Researchers led by the Griffith Centre for Social and Cultural Research, in collaboration with The Sarawak Museum Department, have made a significant discovery by dating the drawings found in Gua Sireh Cave in Sarawak, shedding light on a story of conflict.
This limestone cave in western Sarawak, Malaysian Borneo, is renowned for its charcoal drawings adorning its chambers, attracting numerous visitors. The drawings depict Indigenous resistance to frontier violence in the 1600s and 1800s CE.
Radiocarbon dating of the drawings has revealed their age to be between 280 and 120 cal BP (CE 1670 to 1830), aligning with a period of escalating conflict as Malay elites, who controlled the region, imposed heavy tolls on Indigenous hill tribes, including the Bidayuh. These radiocarbon dates are groundbreaking as they mark the first chronometric age determinations for Malaysian rock art.
The research team, led by Dr. Jillian Huntley, initially sought to confirm that charcoal had been used to create the drawings, as radiocarbon dating relies on carbon-bearing materials. The analyses, conducted in collaboration with Dr. Emilie Dotte-Sarout at the University of Western Australia, confirmed that various species of bamboo charcoal had indeed been used, ensuring the drawings’ suitability for dating. Due to their placement on limestone walls, the drawings have been remarkably well-preserved.
These black drawings are part of a broader distribution of art found from the Philippines through central Island Southeast Asia across Borneo and Sulawesi to Peninsular Malaysia, linked to the Austronesian-speaking peoples’ diaspora.
Previous research by the Griffith Centre for Social and Cultural Research had dated similar drawings in the Philippines to around 3,500 years ago and in southern Sulawesi to approximately 1,500 years ago.
The drawings in Gua Sireh depict various scenes, including people wearing headdresses, some armed with shields, knives, and spears, engaged in activities such as hunting, butchering, fishing, fighting, and dancing. While prior research provided clues about their age, the precise dating has illuminated their historical context.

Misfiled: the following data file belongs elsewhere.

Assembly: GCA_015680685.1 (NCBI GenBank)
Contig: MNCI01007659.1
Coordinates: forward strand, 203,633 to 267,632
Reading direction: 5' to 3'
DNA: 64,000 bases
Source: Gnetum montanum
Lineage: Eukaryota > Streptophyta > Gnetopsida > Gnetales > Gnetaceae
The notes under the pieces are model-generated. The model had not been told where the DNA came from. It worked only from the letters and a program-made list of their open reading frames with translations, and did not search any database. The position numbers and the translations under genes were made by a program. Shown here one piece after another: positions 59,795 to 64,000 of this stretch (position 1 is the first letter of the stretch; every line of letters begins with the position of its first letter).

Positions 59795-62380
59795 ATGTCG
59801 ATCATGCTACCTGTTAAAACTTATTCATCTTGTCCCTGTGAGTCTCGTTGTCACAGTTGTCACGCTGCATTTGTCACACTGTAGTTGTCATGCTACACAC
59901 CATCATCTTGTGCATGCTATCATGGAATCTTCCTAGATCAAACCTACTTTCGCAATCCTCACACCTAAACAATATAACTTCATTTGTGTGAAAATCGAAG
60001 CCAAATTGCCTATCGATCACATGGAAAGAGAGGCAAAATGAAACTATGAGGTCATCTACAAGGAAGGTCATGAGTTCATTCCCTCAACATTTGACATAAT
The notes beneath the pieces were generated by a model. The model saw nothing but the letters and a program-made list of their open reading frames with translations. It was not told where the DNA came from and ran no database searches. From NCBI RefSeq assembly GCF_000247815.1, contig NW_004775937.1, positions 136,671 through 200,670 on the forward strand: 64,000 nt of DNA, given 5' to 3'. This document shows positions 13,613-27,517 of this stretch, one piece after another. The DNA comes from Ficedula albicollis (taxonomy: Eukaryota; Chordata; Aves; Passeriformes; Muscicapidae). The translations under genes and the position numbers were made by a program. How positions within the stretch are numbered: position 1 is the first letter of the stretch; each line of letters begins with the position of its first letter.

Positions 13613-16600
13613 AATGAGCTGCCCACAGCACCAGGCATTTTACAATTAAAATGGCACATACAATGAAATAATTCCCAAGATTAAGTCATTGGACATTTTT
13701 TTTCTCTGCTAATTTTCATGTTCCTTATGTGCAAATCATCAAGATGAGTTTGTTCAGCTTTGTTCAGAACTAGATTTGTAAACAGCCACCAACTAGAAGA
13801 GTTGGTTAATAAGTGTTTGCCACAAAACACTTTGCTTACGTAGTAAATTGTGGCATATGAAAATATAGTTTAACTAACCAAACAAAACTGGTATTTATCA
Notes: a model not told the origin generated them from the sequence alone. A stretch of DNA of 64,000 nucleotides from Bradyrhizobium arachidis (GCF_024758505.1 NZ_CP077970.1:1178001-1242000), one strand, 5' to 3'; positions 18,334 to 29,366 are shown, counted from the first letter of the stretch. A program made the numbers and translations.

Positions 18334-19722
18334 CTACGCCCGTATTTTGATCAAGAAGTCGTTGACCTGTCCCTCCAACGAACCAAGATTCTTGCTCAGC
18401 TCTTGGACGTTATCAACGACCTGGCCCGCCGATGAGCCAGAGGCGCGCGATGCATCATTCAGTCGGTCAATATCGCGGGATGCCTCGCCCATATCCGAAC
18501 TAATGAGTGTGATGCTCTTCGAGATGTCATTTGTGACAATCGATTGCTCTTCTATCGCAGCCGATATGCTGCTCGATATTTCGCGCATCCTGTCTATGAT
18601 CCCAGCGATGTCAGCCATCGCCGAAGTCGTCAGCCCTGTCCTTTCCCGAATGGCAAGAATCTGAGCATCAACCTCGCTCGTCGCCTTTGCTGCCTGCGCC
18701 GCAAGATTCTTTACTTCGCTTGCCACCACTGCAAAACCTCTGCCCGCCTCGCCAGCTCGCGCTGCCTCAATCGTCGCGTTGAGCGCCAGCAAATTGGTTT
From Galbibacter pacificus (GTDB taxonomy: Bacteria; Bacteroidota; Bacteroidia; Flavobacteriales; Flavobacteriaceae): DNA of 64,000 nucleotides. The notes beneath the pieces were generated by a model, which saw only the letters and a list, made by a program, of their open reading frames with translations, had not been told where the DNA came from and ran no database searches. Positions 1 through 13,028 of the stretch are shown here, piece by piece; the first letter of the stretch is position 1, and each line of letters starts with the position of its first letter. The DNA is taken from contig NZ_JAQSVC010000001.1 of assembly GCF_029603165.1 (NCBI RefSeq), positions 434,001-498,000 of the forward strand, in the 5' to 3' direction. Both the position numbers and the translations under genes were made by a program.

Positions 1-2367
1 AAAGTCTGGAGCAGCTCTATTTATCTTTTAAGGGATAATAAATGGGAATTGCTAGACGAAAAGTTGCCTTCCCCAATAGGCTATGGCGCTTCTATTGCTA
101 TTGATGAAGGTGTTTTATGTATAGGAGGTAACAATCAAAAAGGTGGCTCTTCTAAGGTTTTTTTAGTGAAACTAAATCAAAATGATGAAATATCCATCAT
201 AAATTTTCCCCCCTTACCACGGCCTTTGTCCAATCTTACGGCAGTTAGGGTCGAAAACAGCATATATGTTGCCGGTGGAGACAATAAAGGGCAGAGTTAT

Mohammad Sherman Sauffi William, a curator at The Sarawak Museum Department and a descendant of the Bidayuh people, explained that the oral histories of the Bidayuh, who maintain custodial responsibilities over the site, helped inform the understanding of the dates.
The oral accounts recall the use of Gua Sireh as a refuge during territorial violence in the early 1800s when a Malay Chief demanded the Bidayuh hand over their children. Refusing to comply, the Bidayuh retreated to the cave, resisting a force of 300 armed men. While they suffered losses, the majority of the tribe escaped through a passageway at the back of the largest entrance chamber, preserving their children’s safety. The figures in the drawings are depicted wielding distinctive weapons, such as a Pandat and two short-bladed Parang Ilang, commonly used during warfare.
This research is part of a broader effort to understand the significance of this rock art in Southeast Asia and its role in documenting Indigenous histories and experiences.
More information: Huntley J, Taçon PSC, Jalandoni A, Petchey F, Dotte-Sarout E, William MSS. (2023). Rock art and frontier conflict in Southeast Asia: Insights from direct radiocarbon ages for the large human figures of Gua Sireh, Sarawak. PLoS ONE 18(8): e0288902. https://doi.org/10.1371/journal.pone.0288902